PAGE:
The N-Photo ex­perts say…

NPhoto - - Over To You -

UP THE ISO

When shoot­ing wildlife, the faster the shut­ter speed the bet­ter. If shoot­ing in low light con­di­tions, ramp up your ISO as high as you need, to en­able you to set a faster shut­ter speed. Mod­ern Nikons cope with high-ISO noise ex­tremely well, so there’s no rea­son to fear go­ing up higher.

FIND THE AN­GLE

If you see a nice im­age in front of you but your po­si­tion­ing isn’t quite right, by all means get a quick ref­er­ence shot in case the scene changes. But do al­ways then try to find a bet­ter van­tage point if you can; it might mean the dif­fer­ence be­tween a snap and a stun­ner.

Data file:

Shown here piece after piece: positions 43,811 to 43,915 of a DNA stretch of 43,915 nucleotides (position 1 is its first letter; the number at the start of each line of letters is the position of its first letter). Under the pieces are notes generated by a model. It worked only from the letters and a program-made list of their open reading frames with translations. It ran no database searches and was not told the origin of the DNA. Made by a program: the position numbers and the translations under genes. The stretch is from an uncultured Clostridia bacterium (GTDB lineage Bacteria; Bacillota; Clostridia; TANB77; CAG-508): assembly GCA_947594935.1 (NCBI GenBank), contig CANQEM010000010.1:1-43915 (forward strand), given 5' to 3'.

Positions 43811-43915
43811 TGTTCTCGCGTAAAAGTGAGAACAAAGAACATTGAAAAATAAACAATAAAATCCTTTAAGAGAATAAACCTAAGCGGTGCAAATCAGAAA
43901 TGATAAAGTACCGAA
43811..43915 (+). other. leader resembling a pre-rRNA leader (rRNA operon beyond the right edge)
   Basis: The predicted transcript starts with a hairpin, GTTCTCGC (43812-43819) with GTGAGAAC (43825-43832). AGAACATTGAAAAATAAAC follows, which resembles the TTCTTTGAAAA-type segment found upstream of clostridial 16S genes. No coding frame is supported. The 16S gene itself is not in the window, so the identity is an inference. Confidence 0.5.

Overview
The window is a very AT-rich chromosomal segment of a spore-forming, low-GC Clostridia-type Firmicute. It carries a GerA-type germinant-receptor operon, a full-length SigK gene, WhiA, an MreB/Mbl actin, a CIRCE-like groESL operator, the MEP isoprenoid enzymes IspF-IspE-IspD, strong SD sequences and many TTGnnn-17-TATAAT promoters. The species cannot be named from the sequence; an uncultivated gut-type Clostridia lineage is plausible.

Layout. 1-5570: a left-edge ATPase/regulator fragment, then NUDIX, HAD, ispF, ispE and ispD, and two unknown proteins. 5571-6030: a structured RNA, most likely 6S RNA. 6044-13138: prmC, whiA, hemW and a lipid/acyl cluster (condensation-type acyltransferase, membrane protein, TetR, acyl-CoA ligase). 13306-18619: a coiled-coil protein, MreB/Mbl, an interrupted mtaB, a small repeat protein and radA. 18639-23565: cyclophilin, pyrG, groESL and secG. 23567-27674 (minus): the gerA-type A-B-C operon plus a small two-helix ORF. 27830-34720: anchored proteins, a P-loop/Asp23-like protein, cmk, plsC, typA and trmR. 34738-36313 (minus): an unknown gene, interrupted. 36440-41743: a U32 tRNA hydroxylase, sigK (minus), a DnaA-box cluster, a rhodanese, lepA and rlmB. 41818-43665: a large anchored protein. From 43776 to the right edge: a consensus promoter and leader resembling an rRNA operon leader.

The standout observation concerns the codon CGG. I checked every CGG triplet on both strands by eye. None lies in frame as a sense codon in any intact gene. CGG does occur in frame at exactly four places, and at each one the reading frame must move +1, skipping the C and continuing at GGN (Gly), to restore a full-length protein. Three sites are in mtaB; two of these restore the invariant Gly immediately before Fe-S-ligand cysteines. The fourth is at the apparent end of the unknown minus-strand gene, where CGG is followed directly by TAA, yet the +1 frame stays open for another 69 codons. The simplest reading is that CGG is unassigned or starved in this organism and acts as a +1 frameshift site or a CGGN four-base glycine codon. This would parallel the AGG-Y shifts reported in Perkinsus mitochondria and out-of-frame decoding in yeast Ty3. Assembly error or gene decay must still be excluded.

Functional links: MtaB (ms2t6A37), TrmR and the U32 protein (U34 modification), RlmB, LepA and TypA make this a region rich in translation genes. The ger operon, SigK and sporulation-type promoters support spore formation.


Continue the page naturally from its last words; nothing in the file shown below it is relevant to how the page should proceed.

Po­lar­ize the sky

When shoot­ing up­wards it’s of­ten pos­si­ble to deepen the blue of the sky with a cir­cu­lar po­lar­izer. Giv­ing the fil­ter a twist can trans­form washed-out tones into deep, dark blues. Po­lar­iz­ers are also handy for get­ting rid of glare and reflections when shoot­ing wa­ter­fowl.

Bud­get tele­pho­tos

The Sigma 150-600mm f/5-6.3 lens Rebecca used is rel­a­tively in­ex­pen­sive for a su­per-tele­photo lens, com­pared with the f/2.8s and f/4s of this world, which can run into the thou­sands. Those ex­tra f-stops are in­cred­i­bly use­ful, but you can al­ways up the ISO to com­pen­sate.

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